Despite the reality of this very difficult living situation, still Hannah dreams of having a child. She makes a vow that if she is fortunate enough to bring a son into the world, she will give him as a gift to god: “O Lord of Hosts, if you will look on the misery of your servant, and remember me and not forget your servant, but will give to your servant a male child, then I will set him before you…” that is Hannah’s vow.
To be sure, there are vows that are made and those that are made to be broken. Connie Insley once shared a United Church of Christ “Daily Devotional” with me. In reflecting on the woman taken in adultery, Mary Luti is reminded of vows kept and broken:
One day my Italian Catholic aunties were sitting around the kitchen table counting up all the babies they’d had, one after another. They spoke about how desperate they’d felt as young women, hemmed in by dirty diapers, boiled bottles, sleepless nights.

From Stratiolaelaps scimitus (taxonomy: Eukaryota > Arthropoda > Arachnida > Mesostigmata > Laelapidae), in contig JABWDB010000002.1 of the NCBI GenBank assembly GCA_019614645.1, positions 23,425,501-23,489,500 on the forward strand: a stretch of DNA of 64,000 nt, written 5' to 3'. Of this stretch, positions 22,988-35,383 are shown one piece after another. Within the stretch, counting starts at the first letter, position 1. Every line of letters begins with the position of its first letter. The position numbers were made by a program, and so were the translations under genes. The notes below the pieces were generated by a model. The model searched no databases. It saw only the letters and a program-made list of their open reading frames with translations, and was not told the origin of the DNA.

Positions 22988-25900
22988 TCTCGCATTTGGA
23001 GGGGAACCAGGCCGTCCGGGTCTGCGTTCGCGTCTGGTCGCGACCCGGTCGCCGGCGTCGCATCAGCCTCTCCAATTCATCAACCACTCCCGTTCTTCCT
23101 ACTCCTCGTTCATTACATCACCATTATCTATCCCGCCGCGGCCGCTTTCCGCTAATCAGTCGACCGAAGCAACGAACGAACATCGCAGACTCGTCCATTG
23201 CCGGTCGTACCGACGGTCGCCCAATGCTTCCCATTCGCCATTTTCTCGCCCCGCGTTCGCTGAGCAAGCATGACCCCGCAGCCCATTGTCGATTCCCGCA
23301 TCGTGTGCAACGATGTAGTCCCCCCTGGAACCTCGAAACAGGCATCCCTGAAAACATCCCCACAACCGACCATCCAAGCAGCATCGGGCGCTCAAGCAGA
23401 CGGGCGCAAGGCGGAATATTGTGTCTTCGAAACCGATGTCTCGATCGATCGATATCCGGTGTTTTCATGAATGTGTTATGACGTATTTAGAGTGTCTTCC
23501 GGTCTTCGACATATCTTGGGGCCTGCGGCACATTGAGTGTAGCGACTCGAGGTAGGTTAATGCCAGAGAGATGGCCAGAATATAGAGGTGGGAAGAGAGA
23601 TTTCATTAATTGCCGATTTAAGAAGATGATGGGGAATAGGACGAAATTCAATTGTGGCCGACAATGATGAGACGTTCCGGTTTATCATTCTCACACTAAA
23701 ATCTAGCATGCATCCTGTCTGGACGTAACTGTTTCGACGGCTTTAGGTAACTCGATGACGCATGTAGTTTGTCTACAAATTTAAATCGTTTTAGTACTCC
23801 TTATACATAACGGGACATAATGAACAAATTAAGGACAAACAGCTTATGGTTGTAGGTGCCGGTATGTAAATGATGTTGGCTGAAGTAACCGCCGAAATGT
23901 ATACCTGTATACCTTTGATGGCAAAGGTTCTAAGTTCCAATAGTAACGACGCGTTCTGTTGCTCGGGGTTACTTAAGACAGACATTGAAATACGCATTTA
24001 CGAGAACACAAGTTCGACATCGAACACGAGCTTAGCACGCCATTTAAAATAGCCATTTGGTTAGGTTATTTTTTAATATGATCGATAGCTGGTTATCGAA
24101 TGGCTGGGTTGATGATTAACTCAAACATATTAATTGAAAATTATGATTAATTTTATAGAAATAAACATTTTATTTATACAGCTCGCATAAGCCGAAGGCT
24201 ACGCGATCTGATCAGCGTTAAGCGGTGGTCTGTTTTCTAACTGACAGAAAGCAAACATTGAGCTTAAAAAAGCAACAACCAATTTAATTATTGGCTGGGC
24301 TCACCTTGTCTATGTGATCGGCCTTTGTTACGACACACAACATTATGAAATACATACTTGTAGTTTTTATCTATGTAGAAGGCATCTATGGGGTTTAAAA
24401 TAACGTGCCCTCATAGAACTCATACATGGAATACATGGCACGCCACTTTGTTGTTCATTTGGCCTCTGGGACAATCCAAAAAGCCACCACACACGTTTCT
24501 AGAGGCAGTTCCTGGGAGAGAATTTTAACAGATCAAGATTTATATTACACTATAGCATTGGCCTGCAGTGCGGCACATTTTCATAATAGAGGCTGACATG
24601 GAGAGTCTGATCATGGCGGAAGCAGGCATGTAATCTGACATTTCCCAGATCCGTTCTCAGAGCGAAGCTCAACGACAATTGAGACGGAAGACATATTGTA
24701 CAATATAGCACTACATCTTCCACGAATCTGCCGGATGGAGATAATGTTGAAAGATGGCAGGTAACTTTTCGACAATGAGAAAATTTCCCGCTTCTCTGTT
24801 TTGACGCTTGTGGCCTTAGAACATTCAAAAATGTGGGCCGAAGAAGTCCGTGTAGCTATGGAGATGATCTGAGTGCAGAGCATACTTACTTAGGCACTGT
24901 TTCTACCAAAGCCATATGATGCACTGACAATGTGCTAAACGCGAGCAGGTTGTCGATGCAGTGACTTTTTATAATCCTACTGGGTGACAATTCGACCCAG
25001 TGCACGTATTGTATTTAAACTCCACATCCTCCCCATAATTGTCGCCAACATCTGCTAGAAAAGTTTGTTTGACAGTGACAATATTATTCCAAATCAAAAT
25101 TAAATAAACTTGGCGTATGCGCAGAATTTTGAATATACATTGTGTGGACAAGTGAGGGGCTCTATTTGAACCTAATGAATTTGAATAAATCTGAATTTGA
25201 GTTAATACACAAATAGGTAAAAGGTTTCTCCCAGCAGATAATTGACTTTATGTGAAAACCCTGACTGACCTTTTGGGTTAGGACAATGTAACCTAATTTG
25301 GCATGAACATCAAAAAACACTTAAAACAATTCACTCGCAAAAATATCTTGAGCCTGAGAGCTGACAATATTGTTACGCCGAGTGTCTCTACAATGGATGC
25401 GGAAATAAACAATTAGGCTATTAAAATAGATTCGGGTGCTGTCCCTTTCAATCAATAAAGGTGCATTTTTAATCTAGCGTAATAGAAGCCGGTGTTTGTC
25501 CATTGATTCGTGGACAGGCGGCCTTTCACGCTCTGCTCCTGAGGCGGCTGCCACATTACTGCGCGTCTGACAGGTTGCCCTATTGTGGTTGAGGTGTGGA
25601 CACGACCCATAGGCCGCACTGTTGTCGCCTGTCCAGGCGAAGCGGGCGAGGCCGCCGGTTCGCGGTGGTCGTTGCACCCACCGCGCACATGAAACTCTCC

Suddenly, the oldest confessed she’d contemplated using birth control.
The aunties were aghast. “But the Pope said it was a sin!”
At the sink washing dishes, my grandmother broke in. “Of course he said it,” she soothed, “but he didn’t really mean it!”
Jesus said to the woman, “Go and sin no more.” He expected her to try, and I think she did. But you know she sinned again. Maybe not adultery, but in other ways. Nobody resists the undertow of human weakness for long…
Jesus knew that….even as she, spared from death, resolved to be good, he knew.
“Go and sin no more.” Of course Jesus said it, but if my grandmother were here, she’d tell you he didn’t really mean it.Mary Luti, “Sin No More,” UCC Daily Devotional
Well, Hannah meant for her vow to God to be kept. And then the scene changes to Shiloh, which was an important worship center in that day and time. There is an ark and a tabernacle there, but no temple. The one who superintends Shiloh is the old priest, Eli, who sits by the door.
And so after she has had something to eat and drink at Shiloh, the text tells us “Hannah presented herself before the Lord.” She comes as a seemingly powerless woman armed only with what has been called “trusting prayer” (Kate Huey, “Praise the Holy One,” Weekly Seeds).
But 1 Samuel tells us that she is “deeply distressed” as she weeps bitter tears. That is when Hannah makes her vow to dedicate a boy child to God.